Legends and Legendary Performances
One would have to ask when stage tricks really started. Hendrix? Page? Nah, this stuff goes back centuries. Mozart was playing piano on his back with his arms crossed since he was a young lad and Franz Liszt was making absurd compositions just to see if anyone else could even come close to playing them (aside from himself).
But that curious mentality has been carried over from generation to generation and as the guitar grew prominently more famous as an instrument it was only a matter of time before people started looking for any stylish edge to seamlessly dip in and out of in performance. Those would become the makeup of their stage show and part of the reason we would/do go and see them.
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Guitars have been destroyed for decades now as a means of entertainment. While it’s a curious means to meet that end it seems to be effective and dates back to the 60s when Pete Townshend, in an impulsive bout of frustration, took his Les Paul an gave it a good what for into the floor. Given the fan reaction at the time it quickly became a part of their routine performances and you could fill a book with all the people that have adopted this concept.
Hendrix didn’t hold back from his own destructive tendencies, though he leaned more towards just setting his guitars ablaze.
Guitars and Heads
Hendrix was also famous for bringing to everyone’s attention that you can use your teeth as a pick just as easily as your guitar pick. Plus it looks cool too. Since then not only do people still do it, but guitarists like Paul Gilbert have applied it to ludicrously complex situations like sweep picking with his teeth. And then there are guys like Vai who have used their tongue as a means to play the guitar.
Then there’s the ol play the guitar behind your head trick. Everyone knows about this one. Pictured above is a shot of Stevie Ray Vaughan playing behind his head as he was frequently known to do. Since the precise origins of this technique are mired in inaccurate information I’ve decided to canonize Andres Segovia as the first to play guitar behind his head.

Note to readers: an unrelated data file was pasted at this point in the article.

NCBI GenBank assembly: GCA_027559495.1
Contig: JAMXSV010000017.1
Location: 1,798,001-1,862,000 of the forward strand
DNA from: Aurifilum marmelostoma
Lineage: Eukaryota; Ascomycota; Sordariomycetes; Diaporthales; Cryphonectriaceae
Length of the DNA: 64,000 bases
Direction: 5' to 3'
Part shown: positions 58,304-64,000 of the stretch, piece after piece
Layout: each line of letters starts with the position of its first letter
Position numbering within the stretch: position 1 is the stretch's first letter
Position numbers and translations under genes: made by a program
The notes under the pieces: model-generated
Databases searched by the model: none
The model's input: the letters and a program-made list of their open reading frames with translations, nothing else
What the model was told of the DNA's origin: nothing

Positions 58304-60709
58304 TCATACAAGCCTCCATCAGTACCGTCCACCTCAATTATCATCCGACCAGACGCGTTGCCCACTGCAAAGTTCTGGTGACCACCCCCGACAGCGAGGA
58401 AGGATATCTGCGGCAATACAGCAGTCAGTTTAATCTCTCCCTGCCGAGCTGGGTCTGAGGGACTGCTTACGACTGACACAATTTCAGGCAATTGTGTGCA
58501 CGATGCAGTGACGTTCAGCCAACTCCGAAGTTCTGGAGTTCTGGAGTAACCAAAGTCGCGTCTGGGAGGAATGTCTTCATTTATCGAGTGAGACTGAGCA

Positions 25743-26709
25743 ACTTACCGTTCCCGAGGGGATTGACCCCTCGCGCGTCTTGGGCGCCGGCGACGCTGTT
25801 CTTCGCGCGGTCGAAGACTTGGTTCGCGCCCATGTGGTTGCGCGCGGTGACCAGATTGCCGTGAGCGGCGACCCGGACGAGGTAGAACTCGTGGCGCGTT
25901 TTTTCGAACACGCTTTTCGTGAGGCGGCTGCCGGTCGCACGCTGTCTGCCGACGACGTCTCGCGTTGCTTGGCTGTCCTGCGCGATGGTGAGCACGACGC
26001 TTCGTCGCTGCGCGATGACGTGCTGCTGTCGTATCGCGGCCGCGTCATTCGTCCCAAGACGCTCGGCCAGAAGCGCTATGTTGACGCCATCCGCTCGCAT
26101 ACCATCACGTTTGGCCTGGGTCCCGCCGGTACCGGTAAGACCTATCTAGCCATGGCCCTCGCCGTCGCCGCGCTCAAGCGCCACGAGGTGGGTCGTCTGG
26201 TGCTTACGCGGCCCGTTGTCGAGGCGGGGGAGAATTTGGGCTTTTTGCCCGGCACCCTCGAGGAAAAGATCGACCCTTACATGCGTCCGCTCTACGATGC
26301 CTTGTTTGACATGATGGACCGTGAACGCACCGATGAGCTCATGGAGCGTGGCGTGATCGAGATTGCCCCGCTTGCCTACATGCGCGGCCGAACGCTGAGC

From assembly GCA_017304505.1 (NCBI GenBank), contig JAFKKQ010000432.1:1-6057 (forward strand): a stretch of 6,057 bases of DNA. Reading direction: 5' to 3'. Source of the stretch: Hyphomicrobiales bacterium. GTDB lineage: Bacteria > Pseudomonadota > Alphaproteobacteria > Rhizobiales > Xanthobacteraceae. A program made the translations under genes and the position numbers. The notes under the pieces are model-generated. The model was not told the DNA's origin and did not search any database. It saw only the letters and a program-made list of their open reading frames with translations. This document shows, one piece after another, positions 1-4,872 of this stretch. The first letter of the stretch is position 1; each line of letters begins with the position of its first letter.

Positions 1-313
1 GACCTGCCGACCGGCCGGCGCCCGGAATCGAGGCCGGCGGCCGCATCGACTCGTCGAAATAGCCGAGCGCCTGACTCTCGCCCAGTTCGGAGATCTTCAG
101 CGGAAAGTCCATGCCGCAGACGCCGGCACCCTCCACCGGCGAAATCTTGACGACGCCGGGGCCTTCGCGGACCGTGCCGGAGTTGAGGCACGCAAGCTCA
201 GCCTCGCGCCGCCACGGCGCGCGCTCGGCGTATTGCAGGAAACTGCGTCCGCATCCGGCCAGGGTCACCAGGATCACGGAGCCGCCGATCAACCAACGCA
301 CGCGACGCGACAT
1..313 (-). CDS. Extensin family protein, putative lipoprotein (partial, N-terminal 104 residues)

The Violin Bow
Jimmy Page and his violin bow. My dad has frequently relived tales of the first time he’d seen Page play a guitar with a violin bow. His words, though lost to the abyss of time, summarized the insight it took to see two unrelated things and to merge them to make something new like he had. Unlike a lot of the other tricks you really don’t see many people adopt the violin bow. It happens sure, but for one reason or another people seem more likely to smash their guitar than use a bow with it.
Anything Involving The Neck
Van Halen changed the world of guitar when people found out he was tapping the fretboard, but in a twist of irony he initially made it more a part of his stage show by making it less a part of his stage show. Whenever he’d tap he would turn his back to the audience, obscuring their view of his hands as to not let the secret out. But by time that had gotten out the technique of tapping was bent to the wills of countless guitarists.
Satriani is known for his 8-digit tapping as well as his tendency to grab the neck (like pictured above) and go legato all over the guitar’s ass. The likes of Michael Angelo Batio, he practically built his style around tapping and legato. Between his double/quadruple guitars he had to embrace those techniques just to take advantage of the multiple necks. Jeff Healey embraced the over the neck style as well, but that was just his adapting to being a blind guitarist.
Now we have the guitarists that bring other devices in to add flair to their guitar performances Jason Becker embraced playing around with a yo-yo while playing guitar. While Demetri Martin isn’t a guy I’d bring up in conversations about guitarists playing five instruments at once isn’t anything to scoff at.